People with impairments make their own work
Existing ones founded by people with impairments have limited themselves to providing repetitive and simple services, but that’s all starting to change with the accelerated development of technologies like artificial intelligence and blockchain. They are not only improving the lives of people with physical impairments by helping them see, hear and move, but also giving them opportunities to become entrepreneurs.
Experts say the barriers that have made it difficult for people with impairments to start their own businesses could break the cycle of poverty and low-quality jobs afflicting the population.
Kim Jin-hyeun has been running a drone video production company, Sky Bluebird, for the past five years with her husband, Lee Byung-hwan. Kim is bound to a wheelchair, paralyzed from the waist down after contracting polio when she was 7 months old.
Her company does aerial photography for the country’s major broadcasters. Before starting her own business, Kim worked for 15 years in the public relations office of a social welfare center.
“My hobby was RC cars,” she said, “From there, it naturally moved onto drones, and that turned into a business.”
Her husband contributed funds from his retirement savings. “It was a new area and a challenge when we first started,” he said.
One difficulty was working around clients’ stigma about disability. “When we were looking for work, we had to hide the fact that the company was run by a disabled person,” Kim said.
But the quality of the work spoke for itself, and now, they provide images to major broadcasters like KBS and JTBC.
Entrepreneurs like Kim are helping Korea Inc. rethink ability and disability. XVision Technology is a software company that develops programs for people with visual impairments, including one that converts text to either voice or Braille. XVision differentiates itself by being able to read text within graphics on websites.
The company was founded in 2002 by Song Oh-yong, who lost his sight at the age of 9 after falling from a swing. He first learned about computers in middle school in 1986 and has been coding ever since.
After graduating middle school, he worked as a masseuse, a common profession for people with visual impairments, and continued to dabble in programming until he started XVision Technology with three friends.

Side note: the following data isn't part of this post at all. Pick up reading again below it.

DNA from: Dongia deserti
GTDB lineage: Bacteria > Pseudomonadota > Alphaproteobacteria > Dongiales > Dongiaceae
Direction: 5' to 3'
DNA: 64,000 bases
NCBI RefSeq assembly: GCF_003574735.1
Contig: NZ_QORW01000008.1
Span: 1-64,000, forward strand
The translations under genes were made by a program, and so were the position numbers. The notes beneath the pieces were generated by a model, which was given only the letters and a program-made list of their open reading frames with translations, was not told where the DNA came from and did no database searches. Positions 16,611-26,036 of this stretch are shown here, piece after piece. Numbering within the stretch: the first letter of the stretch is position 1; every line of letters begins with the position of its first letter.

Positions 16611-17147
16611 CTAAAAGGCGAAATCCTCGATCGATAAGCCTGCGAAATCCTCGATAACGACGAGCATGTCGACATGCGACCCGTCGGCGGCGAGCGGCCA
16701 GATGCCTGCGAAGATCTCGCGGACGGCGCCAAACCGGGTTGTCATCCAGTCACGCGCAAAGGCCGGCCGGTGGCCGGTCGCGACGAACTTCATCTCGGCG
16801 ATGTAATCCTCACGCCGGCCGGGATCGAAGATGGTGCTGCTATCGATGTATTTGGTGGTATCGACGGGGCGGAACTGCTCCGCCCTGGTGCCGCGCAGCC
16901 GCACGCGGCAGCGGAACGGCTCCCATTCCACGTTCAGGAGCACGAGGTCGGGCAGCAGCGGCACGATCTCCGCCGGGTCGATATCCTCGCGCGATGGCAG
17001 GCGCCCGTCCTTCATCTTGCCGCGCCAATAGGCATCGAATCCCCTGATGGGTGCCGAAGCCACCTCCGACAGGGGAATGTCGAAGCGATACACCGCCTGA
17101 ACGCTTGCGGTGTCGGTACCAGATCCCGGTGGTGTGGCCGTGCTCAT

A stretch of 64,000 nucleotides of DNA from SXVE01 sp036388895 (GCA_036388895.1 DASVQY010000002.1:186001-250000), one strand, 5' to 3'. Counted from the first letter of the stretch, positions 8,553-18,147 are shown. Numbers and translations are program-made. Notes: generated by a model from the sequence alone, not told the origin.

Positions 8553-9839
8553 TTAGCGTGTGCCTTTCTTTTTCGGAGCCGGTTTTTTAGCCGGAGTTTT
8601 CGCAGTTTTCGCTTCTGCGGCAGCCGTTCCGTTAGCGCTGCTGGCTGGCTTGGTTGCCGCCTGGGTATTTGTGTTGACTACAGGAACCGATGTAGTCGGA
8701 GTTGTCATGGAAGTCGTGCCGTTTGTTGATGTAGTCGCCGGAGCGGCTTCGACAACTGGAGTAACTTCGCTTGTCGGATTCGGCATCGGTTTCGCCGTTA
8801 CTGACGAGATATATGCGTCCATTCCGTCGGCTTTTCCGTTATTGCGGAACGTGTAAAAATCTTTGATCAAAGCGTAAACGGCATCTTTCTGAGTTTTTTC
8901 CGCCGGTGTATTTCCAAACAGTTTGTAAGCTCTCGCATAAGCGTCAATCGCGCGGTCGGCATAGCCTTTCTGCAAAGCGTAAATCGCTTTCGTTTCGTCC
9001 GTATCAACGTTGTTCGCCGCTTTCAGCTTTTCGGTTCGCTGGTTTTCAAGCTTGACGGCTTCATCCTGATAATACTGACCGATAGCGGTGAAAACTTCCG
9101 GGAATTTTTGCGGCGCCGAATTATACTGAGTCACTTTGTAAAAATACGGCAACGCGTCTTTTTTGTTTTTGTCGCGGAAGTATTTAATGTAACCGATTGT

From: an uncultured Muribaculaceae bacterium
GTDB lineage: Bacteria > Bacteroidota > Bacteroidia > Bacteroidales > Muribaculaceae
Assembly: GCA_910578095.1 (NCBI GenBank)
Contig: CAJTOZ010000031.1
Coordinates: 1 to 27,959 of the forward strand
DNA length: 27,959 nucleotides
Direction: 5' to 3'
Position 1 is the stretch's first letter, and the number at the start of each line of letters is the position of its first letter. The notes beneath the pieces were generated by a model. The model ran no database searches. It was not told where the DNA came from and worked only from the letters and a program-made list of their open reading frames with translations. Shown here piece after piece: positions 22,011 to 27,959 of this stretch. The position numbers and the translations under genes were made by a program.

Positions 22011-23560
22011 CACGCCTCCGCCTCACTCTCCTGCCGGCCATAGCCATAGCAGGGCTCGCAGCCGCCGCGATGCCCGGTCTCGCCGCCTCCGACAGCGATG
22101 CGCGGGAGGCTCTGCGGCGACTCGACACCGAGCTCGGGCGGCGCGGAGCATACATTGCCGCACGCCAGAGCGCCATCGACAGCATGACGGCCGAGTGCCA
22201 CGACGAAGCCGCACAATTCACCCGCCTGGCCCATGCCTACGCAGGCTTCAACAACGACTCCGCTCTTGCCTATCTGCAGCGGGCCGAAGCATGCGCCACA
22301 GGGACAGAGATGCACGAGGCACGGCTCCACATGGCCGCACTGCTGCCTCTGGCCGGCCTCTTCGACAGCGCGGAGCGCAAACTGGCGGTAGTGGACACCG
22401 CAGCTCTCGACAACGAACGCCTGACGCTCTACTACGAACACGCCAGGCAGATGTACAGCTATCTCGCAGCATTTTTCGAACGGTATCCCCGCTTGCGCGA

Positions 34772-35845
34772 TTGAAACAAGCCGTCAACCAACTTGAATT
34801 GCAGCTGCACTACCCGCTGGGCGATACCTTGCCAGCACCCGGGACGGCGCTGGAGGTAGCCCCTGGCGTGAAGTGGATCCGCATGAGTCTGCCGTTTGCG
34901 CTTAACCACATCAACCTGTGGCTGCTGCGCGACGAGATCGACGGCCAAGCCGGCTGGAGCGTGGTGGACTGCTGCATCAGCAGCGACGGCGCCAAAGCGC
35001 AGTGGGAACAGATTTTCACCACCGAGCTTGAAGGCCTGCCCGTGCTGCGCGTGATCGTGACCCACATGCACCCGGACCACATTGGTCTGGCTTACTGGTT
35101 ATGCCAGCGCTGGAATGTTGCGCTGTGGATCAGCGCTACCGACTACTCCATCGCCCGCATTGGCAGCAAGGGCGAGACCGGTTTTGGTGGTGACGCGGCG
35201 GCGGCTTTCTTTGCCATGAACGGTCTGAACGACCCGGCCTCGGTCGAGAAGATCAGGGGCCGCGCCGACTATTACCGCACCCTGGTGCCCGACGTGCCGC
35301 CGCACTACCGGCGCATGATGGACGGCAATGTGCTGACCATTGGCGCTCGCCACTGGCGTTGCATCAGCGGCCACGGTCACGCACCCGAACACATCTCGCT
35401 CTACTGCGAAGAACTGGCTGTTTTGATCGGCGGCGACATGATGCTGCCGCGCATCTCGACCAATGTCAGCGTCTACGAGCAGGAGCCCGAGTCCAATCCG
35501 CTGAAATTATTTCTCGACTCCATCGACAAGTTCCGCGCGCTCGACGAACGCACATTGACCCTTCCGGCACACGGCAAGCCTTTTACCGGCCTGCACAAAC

“Innovative advancements in artificial intelligence and telecommunications will lead to significant applications of technological equipment and helps those with disabilities see improvement in their lives,” said Jung Kwang-jin, a researcher at the Employment Development Institute.
“The more technologies that become possible in real life, the more they will not only redefine the meaning of being disabled but also contribute to reducing negative perceptions about being disabled, which will lower the barrier in hiring those with disabilities,” Jung added.
Last May, a little-known shoe brand called Agio made headlines after President Moon Jae-in ordered a new pair to replace shoes he had been wearing for five years.
The company’s CEO, Yu Suk-yeong, has a visual impairment, and many of his employees are hard of hearing. The business folded in 2013, but after Moon gave his endorsement, the company was able to secure money to restart again.
Under Moon, the government has earmarked 1.2 billion won this year to help start-ups run by people with impairments. On top of that, the Ministry of SMEs and Startups has set aside 560 million won to help companies develop prototypes of their products.
Many of these companies have traditionally struggled to secure investment. A recent government study found that companies owned by people with impairments numbered over 39,000 in 2015. Among them, 68.6 percent invested their own money. Loans from financial institutions accounted for just 14 percent. Business owners who had to borrow from private lenders that charge higher interest rates accounted for 12.1 percent, and only 2.9 percent of companies got financing from the government.